The Difference Between Product Certification and Product Inspection
Product certification and product inspection are two distinctly difference services from the perspective of an inspection firm. Product certification is conducted by submitting a product sample to an accredited laboratory which then verifies that the submitted item complies with some specified regulation. Product inspection, on the other hand, can be conducted internally by the manufacturer or by the buyer or a third party to verify that production meets specific quality standards.
Even though these services are very different, many buyers still wonder...
Can Product Certification Be Checked During Inspection?
In theory, the answer is YES. Given an explicit list of physical requirements for an item, an auditor can perform tests to make sure that the item meets the requirements set forth by the certification body.
In practice, the answer is almost always NO for two main reasons:
- Inspections are mostly carried out in uncontrolled environments (factories, warehouses, etc.) with tools that may or may not be precisely calibrated; and
- Most importantly, inspectors typically are not recognized bodies qualified to verify certification.
Despite this, there are many ways to check, albeit roughly, if a product is compliant, in addition to product certification. For electrical items, the first way is to verify the item’s Component Data Form (CDF) during every inspection. A second way is to check the assembly of specific parts that are most likely to cause a serious problem. While a third-party inspection company may not be accredited by the certification body that sets the standards, they may be familiar enough with the standards to provide some assurance as to whether or not your product meets them.
Example Product Certification Checks for British Standard Plugs
Let’s return to the example mentioned earlier - you need to know if your blender has a British Standard (BS) plug. For sellers of electrical products in the UK, Ireland, and some former British territories, one of the most basic regulatory requirements they must meet is that the power plug must be a 13 A fused plug that complies with BS 1363. These plugs are renowned for being much larger than, say, an American plug but are significantly safer. Not surprisingly, the regulations the BS plug must comply with are much stricter.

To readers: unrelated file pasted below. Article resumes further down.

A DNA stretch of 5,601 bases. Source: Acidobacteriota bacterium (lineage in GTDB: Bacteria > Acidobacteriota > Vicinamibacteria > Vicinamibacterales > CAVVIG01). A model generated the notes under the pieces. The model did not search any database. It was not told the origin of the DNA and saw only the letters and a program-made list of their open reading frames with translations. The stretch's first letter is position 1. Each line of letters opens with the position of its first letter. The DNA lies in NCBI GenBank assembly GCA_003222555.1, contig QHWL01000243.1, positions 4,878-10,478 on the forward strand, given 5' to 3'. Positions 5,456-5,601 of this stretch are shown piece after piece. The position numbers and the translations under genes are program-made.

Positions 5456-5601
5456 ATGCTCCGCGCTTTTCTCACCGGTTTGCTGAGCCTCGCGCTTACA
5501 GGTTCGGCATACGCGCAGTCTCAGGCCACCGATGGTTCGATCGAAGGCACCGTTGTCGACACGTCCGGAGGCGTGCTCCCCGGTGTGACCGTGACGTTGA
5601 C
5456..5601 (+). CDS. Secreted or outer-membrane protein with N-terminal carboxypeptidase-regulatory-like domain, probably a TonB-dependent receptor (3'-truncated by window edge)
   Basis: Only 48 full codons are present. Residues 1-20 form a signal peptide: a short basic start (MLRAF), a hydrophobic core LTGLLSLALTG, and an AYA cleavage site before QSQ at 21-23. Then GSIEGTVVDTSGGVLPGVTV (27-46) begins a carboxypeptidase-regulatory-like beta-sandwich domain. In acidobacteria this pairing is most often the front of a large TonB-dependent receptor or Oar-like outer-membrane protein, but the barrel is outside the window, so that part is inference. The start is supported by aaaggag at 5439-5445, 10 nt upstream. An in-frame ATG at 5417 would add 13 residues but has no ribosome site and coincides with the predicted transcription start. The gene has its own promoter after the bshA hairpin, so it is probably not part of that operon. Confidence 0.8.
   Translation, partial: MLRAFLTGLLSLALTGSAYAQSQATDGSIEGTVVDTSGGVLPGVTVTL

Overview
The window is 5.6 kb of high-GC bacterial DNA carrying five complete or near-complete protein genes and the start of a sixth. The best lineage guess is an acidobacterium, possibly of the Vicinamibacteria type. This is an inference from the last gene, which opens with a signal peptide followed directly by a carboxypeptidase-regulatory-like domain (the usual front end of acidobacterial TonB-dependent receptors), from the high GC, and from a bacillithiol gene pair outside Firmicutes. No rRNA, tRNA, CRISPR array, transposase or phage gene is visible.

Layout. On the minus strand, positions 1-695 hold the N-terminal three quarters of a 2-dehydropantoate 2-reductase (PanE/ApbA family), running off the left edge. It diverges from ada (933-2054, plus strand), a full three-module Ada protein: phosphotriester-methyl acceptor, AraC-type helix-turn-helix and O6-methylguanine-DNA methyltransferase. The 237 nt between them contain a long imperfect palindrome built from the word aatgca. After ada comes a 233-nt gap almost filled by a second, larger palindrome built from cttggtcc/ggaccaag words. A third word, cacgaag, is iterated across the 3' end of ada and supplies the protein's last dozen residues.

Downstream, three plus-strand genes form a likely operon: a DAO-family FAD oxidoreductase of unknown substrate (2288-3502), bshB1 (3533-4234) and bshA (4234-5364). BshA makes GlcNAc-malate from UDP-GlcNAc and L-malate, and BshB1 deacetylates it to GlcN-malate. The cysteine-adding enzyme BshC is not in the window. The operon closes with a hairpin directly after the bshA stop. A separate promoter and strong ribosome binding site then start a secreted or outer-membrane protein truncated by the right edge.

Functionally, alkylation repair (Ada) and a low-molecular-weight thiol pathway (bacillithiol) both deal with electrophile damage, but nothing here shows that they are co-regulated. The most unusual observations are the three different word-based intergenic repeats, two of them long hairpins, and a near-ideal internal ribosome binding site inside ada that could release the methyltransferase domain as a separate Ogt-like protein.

BS plugs are 3 pronged with 2 live pins (the line and neutral pins) and 1 grounding pin. This grounding pin is also used to “open” sockets, which have shutters that keep 2 pronged plugs (with no grounding pin) or other foreign objects from being inserted into the socket. BS plugs also have their own internal fuses (with their own regulatory requirements) that add an extra layer of protection against surges.
Checks for BS plugs include checking for the presence of:
- Certification marks from one of 3 approved bodies on the plug itself (this is different than the certification marks on the product).
- Insulating sleeves (black or white sheathes) on the line and neutral pins to minimize the risk of a shock when pushing the plug in. Insulating sleeves are not allowed for earth pins.
- A side entry cable instead of a top entry cable, to make it difficult to unplug by tugging on the cable, which is an unsafe practice.
- A BS 1362 cartridge fuse with ratings of 13, 10, 7, 5, 3 or 2 amperes. This fuse should also have its own certification marks, usually from BSI or ASTA.
These checks are all relatively simple and easy to perform, but can be invaluable in catching serious compliance errors early on.
The people who inspect your product are not necessarily the same as those who are qualified to certify your product. A third-party inspection company is often familiar with product certification standards. They can perform some checks that might reveal if your product does not meet them, but they cannot ultimately certify your product. If you want to be 100 percent sure that your product meets all standards for certification, the best course would be to discuss this with your QC inspectors and consult a compliance expert or an accredited lab that can perform product certification. There is value in having your inspectors run checks for verifying standards to catch gross errors, but these checks cannot replace sending a product sample to a lab or other certified professional for verification.